The more I think about it, the more I think Romney fucked up big time when he chose Ryan. It’s true that one way or another, the Ryan budget was going to come up — the Obama campaign is too smart not to bring it up — and that a last minute push on the issue of Social Security and Medicare would have hurt Romney. So I can see the sense of having the guy who’s the best at selling vouchercare by your side when you have to defend vouchercare.
But if you’re Republican and you’re discussing ending Medicare at all, you’re in a bad situation. So I think Romney’s best bet was to try to make sure that the Ryan plan didn’t become a big issue.
So it’s not surprising that Den Senor helped talk Romney into Eagleton 2, Electric Boogaloo:
Romney’s aides have stressed publicly in the 24 hours since Romney electrified conservatives with his choice that the pick was the governor’s alone. They have been less forthcoming on the flip side: That much of his staff opposed the choice for the same reason that many pundits considered it unlikely — that Ryan’s appealingly wonky public image and a personality Romney finds copasetic will matter far less than two different budget plans whose details the campaign now effectively owns.[….]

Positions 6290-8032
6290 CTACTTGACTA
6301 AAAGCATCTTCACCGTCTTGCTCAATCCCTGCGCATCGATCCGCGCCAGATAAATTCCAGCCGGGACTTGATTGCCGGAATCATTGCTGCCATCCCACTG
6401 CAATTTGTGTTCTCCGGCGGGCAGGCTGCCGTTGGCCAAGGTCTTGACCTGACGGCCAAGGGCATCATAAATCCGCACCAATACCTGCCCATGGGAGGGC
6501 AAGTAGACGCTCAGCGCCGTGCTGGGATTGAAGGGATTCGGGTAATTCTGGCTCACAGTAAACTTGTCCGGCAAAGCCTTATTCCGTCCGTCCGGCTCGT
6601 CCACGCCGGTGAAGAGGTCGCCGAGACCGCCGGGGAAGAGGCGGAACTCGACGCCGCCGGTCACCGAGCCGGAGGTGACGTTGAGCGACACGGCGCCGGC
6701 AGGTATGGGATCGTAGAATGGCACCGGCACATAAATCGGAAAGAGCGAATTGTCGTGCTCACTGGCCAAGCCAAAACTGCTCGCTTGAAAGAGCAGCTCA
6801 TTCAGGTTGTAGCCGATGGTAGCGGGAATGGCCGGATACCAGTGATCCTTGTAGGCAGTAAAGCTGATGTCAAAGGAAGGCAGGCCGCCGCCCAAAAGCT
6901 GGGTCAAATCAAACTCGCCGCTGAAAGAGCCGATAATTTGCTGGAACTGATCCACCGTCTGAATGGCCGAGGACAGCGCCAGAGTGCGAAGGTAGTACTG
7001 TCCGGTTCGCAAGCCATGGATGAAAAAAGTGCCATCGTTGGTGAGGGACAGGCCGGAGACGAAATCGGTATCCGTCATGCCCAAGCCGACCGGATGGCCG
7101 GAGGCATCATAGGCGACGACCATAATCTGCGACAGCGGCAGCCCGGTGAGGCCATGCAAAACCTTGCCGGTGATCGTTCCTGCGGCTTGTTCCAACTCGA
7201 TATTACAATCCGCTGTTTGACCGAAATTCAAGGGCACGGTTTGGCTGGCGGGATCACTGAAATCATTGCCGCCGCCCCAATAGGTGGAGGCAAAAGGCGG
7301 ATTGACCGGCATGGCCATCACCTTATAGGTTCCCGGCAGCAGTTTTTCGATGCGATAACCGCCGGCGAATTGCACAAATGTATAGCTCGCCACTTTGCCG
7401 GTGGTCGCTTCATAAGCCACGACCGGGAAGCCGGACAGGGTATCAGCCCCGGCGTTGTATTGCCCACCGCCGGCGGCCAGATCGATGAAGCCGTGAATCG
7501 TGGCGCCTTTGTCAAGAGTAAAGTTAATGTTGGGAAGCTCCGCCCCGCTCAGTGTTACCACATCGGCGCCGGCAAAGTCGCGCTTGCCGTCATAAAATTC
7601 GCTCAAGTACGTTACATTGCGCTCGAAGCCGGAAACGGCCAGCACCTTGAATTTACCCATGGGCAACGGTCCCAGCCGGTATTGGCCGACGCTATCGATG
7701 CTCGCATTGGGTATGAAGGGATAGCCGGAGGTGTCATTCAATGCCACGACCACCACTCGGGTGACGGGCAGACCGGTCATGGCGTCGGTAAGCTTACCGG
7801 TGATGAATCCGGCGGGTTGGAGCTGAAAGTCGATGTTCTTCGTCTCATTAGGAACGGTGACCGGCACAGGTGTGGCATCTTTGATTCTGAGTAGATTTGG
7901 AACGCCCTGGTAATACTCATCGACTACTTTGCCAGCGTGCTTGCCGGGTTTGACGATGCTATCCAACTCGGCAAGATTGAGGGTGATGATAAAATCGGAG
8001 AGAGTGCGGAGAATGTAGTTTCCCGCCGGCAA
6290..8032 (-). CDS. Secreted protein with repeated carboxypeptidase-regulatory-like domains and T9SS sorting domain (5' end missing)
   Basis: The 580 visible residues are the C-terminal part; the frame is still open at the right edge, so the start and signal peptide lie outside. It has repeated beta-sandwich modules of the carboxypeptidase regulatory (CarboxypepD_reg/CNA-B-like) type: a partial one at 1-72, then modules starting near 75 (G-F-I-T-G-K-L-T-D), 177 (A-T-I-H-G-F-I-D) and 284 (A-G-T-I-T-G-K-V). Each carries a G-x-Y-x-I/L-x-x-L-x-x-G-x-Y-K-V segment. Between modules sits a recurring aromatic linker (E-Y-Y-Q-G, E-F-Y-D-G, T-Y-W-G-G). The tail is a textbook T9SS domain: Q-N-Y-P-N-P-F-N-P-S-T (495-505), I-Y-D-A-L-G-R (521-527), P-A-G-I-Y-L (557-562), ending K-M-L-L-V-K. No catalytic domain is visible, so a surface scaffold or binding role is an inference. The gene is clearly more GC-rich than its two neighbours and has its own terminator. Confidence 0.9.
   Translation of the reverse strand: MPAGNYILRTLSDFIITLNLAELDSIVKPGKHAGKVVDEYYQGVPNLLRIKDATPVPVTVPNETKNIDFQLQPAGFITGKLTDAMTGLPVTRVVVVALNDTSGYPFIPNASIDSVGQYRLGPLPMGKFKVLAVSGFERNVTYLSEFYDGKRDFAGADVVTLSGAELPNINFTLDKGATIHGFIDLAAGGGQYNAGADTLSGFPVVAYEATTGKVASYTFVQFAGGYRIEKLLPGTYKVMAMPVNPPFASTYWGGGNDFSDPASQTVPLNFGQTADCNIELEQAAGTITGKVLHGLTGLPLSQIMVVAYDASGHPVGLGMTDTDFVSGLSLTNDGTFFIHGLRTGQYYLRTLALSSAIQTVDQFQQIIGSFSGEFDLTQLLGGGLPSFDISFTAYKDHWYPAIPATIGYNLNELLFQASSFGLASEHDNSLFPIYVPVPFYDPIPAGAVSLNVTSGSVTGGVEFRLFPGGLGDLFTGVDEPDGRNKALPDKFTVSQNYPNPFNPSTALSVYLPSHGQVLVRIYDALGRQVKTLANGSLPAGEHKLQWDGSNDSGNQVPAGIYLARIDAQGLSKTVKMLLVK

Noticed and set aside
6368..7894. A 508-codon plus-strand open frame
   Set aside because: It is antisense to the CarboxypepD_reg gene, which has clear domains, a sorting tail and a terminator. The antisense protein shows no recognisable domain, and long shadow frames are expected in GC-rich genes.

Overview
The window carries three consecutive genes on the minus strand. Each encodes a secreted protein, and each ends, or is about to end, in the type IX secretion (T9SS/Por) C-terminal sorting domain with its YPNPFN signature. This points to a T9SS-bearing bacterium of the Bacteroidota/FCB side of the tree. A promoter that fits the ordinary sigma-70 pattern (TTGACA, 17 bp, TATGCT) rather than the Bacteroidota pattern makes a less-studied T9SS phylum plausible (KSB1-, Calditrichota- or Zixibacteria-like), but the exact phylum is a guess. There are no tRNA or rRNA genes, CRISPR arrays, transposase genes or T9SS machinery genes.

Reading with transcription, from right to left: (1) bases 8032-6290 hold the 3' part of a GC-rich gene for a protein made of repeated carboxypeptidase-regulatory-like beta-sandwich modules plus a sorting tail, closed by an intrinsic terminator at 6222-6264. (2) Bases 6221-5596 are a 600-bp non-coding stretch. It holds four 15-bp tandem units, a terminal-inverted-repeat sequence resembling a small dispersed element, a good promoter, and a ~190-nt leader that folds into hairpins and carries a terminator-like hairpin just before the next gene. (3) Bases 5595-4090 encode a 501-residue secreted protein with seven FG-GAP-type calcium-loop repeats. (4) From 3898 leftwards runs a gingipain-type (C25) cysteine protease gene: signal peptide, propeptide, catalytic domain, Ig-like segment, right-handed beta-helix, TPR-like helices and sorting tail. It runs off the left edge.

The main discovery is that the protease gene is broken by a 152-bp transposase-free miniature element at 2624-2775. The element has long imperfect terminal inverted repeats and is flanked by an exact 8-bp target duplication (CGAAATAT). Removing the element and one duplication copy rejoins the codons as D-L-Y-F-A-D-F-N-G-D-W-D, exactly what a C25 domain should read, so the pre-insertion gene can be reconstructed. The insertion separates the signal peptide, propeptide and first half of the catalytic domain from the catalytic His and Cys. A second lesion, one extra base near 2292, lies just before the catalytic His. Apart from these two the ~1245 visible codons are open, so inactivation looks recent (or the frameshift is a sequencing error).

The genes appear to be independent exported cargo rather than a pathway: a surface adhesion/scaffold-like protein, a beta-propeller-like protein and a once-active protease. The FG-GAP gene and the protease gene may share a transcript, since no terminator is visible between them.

Another Republican in conversation with the campaign — though not a member of the inner circle of Romney advisers — said the early skeptics tended to be the political professionals, including consultants Stuart Stevens and Russ Schriefer, and pollster Neil Newhouse, while Myers, foreign policy advisor Dan Senor, and ultimately Romney himself favored Ryan. (Those involved declined to shed light on the campaign’s most confidential conversations; and others, including Myers, disputed that characterization; she said Saturday she kept her opinion to herself.)
It feels good to be able to link to Ben Smith, probably my favorite national political reporter, without giving Politico any hits.